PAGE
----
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February 2011


Understanding Bookstores: Wholesalers (Part 4)

In this fourth installment in our understanding the industry side of publishing series, speaker/author Angela Breidenbach and Eric Grimm of the Christian Booksellers Association, explore the necessity of listing books with wholesalers to sell through distributors and on into bookstores. Authors are often unaware their publishers reach depends on this link in the distribution chain. Knowing crucial information about the network gives a well-rounded understanding of the publishing business and how to work within the established channels.

Angela: What is the wholesaler’s and the distributor’s relationship?

Eric: Sometimes the wholesaler and distributor can be the same company, such as Ingram Book Group and Ingram Distribution Services, but they provide different levels of service. One is an extension with publishers as clients. The other is a service to retailer customers.

Angela: Does the distributor have a personal relationship with bookstores or is there any other business in between the bookstore and the distributor?

Eric GrimmEric: Retailers may buy directly from publishers, only from wholesalers, or both. And they may have relationships with each. New release titles supported by extensive publisher marketing will usually see high-volume direct-from-publisher purchases by bookstores through a sales rep or telemarketer.

However, if demand for a title is not known, retailers may purchase a minimal amount from a wholesaler to avoid high minimums of buying direct. (See the previous article for more information on a retailer’s higher costs of purchasing direct from the publisher or author.) Retailers may depend on a telemarketer or rep recommendation for these types of purchases.

Angela: In other words, a retailer can buy at deeper discounts (like 55-65 percent) through large wholesalers. When a smaller publisher or independent author tries to sell books to the retailer, the higher cost makes the retailer pay closer attention to the profit margin. If they can’t sell the book at a higher profit then the book is taking up precious shelf space. The caution isn’t personal. It’s due to covering the overhead in most cases.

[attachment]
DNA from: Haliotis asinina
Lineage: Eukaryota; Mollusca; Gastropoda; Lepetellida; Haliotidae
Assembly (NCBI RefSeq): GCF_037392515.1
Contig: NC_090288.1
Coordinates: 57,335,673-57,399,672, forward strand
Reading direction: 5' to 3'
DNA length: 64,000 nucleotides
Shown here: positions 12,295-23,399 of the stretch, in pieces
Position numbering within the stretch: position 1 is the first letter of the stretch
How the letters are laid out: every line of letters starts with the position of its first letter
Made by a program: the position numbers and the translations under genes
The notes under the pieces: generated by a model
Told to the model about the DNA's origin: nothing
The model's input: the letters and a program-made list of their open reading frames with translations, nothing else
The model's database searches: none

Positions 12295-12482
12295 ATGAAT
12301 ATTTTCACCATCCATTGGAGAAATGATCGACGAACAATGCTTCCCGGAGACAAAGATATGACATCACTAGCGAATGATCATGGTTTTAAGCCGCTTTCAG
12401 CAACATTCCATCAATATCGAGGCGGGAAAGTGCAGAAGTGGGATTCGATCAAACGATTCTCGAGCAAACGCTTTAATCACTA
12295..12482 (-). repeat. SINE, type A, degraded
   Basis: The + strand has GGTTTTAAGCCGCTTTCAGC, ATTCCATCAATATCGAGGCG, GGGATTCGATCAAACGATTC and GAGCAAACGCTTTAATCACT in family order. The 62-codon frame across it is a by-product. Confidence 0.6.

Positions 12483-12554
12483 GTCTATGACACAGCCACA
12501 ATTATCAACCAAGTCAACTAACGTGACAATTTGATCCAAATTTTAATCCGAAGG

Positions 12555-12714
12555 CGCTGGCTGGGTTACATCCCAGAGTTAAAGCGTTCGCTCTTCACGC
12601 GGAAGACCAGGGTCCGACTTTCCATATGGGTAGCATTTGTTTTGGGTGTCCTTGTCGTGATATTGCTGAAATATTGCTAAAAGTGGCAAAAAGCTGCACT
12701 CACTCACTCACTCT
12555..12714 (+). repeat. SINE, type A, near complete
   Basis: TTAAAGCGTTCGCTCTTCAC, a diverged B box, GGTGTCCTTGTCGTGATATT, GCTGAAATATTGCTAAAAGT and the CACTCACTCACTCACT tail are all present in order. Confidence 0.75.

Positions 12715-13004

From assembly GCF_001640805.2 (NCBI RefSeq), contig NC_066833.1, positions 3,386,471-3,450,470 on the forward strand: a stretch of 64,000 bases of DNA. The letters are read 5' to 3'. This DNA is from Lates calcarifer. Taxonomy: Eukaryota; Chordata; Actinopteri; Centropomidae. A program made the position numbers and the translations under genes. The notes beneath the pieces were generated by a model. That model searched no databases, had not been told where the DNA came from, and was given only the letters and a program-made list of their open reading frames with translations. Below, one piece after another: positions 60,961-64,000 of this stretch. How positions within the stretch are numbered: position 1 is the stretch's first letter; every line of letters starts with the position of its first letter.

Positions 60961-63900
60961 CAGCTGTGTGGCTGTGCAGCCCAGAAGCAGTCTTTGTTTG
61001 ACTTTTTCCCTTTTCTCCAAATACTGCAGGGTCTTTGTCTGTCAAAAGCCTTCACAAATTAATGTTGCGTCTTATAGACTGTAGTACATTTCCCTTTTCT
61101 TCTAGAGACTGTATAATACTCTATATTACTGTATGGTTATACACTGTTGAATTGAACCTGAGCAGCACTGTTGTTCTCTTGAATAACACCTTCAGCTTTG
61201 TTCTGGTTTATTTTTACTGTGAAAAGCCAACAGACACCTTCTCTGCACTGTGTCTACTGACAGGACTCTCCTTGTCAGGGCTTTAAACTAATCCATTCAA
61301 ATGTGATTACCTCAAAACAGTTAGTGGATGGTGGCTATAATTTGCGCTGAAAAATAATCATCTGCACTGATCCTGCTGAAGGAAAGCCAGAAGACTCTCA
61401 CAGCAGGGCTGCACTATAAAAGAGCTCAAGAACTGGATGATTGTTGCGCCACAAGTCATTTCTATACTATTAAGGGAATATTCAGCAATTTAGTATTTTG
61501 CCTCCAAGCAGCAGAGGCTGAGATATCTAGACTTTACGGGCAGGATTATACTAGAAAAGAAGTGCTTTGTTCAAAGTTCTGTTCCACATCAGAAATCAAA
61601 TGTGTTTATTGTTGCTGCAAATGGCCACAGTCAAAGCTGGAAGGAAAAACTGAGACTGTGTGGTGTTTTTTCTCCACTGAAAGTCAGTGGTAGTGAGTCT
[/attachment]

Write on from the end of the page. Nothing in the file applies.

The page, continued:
So, what do Baker and Taylor and Ingram have to do with getting a book on the shelves of bookstores?

Wholesalers … are critical links in a supply chain that extends from printers and their suppliers to retailers to consumers with listed books.

Eric: As wholesalers, these companies are critical links in a supply chain that extends from printers and their suppliers to retailers to consumers with listed books. These companies provide valuable services in helping distribute books through the retail network out to customers. Even online sales go through these companies or others like them to provide the most efficient delivery of physical products to end-users.

Telemarketers or sales reps may recommend titles for retailers to carry. Retailers select which wholesaler they use usually based on service criteria: pricing, customer service, fulfillment speed, product availability, etc. Wholesalers compete against each other in these areas, or sometimes in specialized product (business, travel, religious, etc.)

Angela: Why does a book need to be listed?

Eric: Having a book listed with a wholesaler is the first step. For readers to know about your book, connecting with retailers in the sales process begins the cycle. However, building demand is the bigger challenge. Retailers are increasingly important in “discovery.” The problem with being online among millions and millions of titles or endless rows of retailer bookshelves is reaching an interested reader. The ACFW Fiction Finders website is a useful tool as are recommendations from friends and bookseller sales associates. Being listed with a wholesaler gets your title information in front of retail buyers.

Angela: What other places does a book need to be listed to have a chance at being in the distribution channels?

Eric: Titles should have an ISBN, assigned by a publisher or a self-publishing partner. The ISBN becomes part of book databases used in the Christian and general-market networks. ISBNs are critical to be on any lists that sell to retail.

Angela: How can an author enter the distribution chain?

Eric: Retailers are always trying to find new appeal for their customer base. Authors might want to connect with one of the Christian-store marketing groups (The Parable Group, Munce Marketing, The Covenant Group, Logos Bookstores). These co-ops work hard to identify and purchase products to differentiate member stores with their core customers. This might be a way for authors to help raise awareness and market their books.

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